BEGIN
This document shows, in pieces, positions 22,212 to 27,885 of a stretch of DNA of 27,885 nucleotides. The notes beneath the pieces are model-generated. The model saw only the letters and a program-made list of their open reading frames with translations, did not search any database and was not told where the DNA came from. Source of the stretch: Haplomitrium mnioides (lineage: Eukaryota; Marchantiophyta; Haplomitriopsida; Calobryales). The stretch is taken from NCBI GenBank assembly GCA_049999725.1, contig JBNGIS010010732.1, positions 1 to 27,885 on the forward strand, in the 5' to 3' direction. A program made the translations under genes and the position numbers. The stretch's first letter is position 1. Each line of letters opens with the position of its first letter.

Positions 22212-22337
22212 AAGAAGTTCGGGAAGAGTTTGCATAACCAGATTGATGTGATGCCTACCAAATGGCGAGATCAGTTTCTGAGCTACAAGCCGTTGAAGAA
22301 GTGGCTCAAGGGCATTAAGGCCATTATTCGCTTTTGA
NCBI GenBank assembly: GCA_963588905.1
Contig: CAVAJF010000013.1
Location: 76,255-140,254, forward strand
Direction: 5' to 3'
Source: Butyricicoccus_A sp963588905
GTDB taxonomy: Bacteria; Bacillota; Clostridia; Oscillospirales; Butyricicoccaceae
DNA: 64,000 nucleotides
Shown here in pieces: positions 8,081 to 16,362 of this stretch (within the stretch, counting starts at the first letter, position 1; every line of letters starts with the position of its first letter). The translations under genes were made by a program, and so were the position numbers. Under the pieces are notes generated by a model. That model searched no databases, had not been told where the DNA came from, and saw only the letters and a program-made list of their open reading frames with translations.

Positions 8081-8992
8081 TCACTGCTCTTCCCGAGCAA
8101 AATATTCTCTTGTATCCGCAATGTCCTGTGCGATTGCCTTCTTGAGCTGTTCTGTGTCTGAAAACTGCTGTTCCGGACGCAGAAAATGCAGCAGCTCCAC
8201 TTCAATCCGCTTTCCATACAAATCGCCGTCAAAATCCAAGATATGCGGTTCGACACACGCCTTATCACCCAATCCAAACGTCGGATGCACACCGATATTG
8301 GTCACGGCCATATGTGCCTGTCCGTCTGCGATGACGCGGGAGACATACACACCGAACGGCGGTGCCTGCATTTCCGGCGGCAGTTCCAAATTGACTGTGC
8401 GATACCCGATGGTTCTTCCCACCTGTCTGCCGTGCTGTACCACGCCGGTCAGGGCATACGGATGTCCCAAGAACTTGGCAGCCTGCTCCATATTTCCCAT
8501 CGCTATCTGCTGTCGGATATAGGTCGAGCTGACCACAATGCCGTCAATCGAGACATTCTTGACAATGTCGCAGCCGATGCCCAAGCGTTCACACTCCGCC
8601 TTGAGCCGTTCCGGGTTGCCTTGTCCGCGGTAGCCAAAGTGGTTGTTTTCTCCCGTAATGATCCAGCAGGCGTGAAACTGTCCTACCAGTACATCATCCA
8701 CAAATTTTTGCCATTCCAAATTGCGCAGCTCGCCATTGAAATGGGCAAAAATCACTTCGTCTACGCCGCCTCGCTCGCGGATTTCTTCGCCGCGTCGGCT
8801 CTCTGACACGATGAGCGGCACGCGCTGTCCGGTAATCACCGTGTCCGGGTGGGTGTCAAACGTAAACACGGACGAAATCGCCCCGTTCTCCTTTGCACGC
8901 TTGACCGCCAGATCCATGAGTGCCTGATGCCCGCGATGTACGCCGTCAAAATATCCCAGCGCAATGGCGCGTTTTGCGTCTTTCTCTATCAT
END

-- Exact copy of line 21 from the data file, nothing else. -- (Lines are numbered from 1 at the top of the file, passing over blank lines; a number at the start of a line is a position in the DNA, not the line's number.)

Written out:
8701 CAAATTTTTGCCATTCCAAATTGCGCAGCTCGCCATTGAAATGGGCAAAAATCACTTCGTCTACGCCGCCTCGCTCGCGGATTTCTTCGCCGCGTCGGCT